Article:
'War with Syria this summer unlikely'

Kaplinsky says Damascus's moves to strengthen army are defensive actions.

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July 11, 2007 17:27
3 minute read.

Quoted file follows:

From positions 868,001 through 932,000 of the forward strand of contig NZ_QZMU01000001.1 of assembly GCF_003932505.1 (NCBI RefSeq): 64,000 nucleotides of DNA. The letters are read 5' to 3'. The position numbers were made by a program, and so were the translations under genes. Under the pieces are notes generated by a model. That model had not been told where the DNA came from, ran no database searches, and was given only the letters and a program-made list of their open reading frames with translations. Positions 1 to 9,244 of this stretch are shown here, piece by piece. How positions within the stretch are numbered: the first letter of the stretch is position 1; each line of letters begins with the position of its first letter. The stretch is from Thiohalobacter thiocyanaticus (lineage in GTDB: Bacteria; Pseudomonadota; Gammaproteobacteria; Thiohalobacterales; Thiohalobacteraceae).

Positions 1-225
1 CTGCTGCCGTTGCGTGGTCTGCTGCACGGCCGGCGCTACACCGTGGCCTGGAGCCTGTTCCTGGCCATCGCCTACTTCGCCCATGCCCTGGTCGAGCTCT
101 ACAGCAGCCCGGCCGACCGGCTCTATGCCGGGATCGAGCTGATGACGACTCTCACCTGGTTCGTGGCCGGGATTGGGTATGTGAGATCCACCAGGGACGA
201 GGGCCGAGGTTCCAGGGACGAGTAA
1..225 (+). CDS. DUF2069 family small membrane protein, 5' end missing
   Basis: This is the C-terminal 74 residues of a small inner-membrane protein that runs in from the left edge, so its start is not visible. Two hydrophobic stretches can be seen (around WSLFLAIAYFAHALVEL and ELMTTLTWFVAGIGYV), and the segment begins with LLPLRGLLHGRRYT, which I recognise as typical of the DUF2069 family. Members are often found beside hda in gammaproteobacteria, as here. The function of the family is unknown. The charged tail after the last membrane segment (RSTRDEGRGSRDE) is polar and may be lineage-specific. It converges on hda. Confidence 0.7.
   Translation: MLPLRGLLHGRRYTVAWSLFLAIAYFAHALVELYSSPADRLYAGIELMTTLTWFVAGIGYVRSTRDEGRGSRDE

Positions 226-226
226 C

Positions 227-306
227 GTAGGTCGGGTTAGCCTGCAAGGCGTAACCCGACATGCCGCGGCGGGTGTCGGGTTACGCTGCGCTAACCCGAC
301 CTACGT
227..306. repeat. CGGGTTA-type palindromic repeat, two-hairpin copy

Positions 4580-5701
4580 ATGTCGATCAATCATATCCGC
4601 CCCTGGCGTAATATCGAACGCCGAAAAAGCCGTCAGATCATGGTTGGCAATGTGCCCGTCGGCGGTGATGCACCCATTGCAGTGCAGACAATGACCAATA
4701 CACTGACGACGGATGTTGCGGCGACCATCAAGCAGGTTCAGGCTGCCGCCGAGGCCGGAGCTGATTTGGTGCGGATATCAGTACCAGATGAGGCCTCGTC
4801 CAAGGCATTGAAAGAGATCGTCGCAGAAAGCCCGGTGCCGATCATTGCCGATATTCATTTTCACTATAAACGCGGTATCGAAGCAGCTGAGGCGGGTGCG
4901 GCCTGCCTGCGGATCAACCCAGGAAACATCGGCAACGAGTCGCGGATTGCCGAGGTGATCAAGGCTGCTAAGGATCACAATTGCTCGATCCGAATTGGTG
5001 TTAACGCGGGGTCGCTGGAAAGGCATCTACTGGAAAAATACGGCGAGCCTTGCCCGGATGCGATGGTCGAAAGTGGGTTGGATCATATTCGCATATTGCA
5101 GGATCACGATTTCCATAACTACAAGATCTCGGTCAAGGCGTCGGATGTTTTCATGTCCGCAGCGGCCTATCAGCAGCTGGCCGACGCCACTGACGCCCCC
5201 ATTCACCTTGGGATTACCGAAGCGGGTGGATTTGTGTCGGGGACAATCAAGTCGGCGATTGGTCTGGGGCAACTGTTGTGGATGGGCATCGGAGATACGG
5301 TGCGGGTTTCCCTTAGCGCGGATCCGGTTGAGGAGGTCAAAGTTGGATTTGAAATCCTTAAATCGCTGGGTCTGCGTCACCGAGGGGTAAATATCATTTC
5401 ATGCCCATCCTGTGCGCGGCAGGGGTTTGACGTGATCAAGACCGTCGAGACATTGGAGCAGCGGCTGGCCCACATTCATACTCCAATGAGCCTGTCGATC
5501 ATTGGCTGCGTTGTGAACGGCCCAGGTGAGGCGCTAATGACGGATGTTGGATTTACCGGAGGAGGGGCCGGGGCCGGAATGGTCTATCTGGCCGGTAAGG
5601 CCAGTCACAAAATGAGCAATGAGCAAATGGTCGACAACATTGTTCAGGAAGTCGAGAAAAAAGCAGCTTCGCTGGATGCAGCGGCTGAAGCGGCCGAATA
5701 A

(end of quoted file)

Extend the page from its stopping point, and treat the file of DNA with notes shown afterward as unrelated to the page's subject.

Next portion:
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Voicing concern over Damascus's massive military buildup, Deputy Chief of General Staff Maj.-Gen. Moshe Kaplinsky broke away from previous IDF predictions and tried to calm the public on Wednesday by declaring that war with Syria this summer was improbable. He also said that a year after the Second Lebanon War, the IDF was fully prepared to counter any attack on the State of Israel - from Syria, Hizbullah, Iran or Hamas. The IDF has raised its level of alert throughout the North out of concern that guerrillas or Hizbullah supporters will attack IDF troops stationed along the border on the war's anniversary. Israel could not ignore the buildup and ongoing preparations within the Syrian military, Kaplinksy said. But they were mostly defensive measures that did not necessarily mean Damascus intended to attack. Kaplinsky said Israel was also concerned with Iranian intervention in Syria and Lebanon, including its support for Hizbullah. On Wednesday, The Jerusalem Post reported that the IDF's updated intelligence assessments for the coming year predicted that war with Syria could erupt if Prime Minister Ehud Olmert does not begin peace negotiations with Damascus, and that such a war would be at least 10 times worse than last summer's conflict with Hizbullah. Speaking to reporters at a briefing marking the Second Lebanon War's first anniversary, Kaplinsky said Hizbullah was in the process of rebuilding itself and rearming with weapons supplied by Syria. "The rehabilitation is an indication of just how hard Hizbullah was hit during last summer's war," he said, adding that the guerrilla group had not yet regained the strength it had before the war. Hizbullah is planning a major rally in Beirut on Thursday to mark what it claims was its victory over Israel during the war. Hizbullah leader Hassan Nasrallah, who might attend the rally, remains a target for the IDF, although the assumption within the defense establishment is that the guerrilla group would respond harshly to the killing of its leader and that such a move could lead to a new conflict. The IDF is closely following developments within Lebanon, with growing concern that Hizbullah will gain political strength and topple the Western-backed government of Lebanese Prime Minister Fuad Saniora. Hizbullah is demanding that Saniora appoint two more members of its party as government ministers in addition to those who recently resigned, a move that would grant the group veto authority over cabinet decisions. The crisis in Lebanon is also currently focusing on the confrontation between Saniora and pro-Damascus factions led by Hizbullah over the election of a new president set for September, when Syrian-ally Emile Lahoud's term ends. If the sides do not agree on a candidate, Israel fears that Saniora will be weakened to the point that he might step down. Channel 1 reported on Wednesday night that Hizbullah might be planning a military coup in Lebanon. Kaplinsky said Hizbullah was not deployed in southern Lebanon as it was before last summer's war, and that it was having difficulty operating in the area due to the presence of UNIFIL peacekeepers and the Lebanese Armed Forces, which he said had proven on more than one occasion that "when they want to, they can take action to curb Hizbullah." "Hizbullah is rebuilding itself," he said. "But we are ready for all possible scenarios." The IDF's primary failure before the war, Kaplinsky said, was providing insufficient training for combat units. He said the military was currently in the process of rectifying the problem and that by the end of the year, close to 70 percent of reservists would have undergone training. All units in compulsory service have already participated in exercises and the IDF plans to begin a second round of training sessions for infantry brigades. "The IDF has gone through a long and comprehensive process throughout all of the different branches and commands," Kaplinsky said. "We were not looking for people to blame, but to study and identify our weak points and to prepare a better work plan for the future." Kaplinsky admitted to making mistakes in the run up to the war. "I was a partner to the processes started in the General Staff and I have no doubt that we made mistakes," he said. "Since the war, the IDF has realized great achievements."


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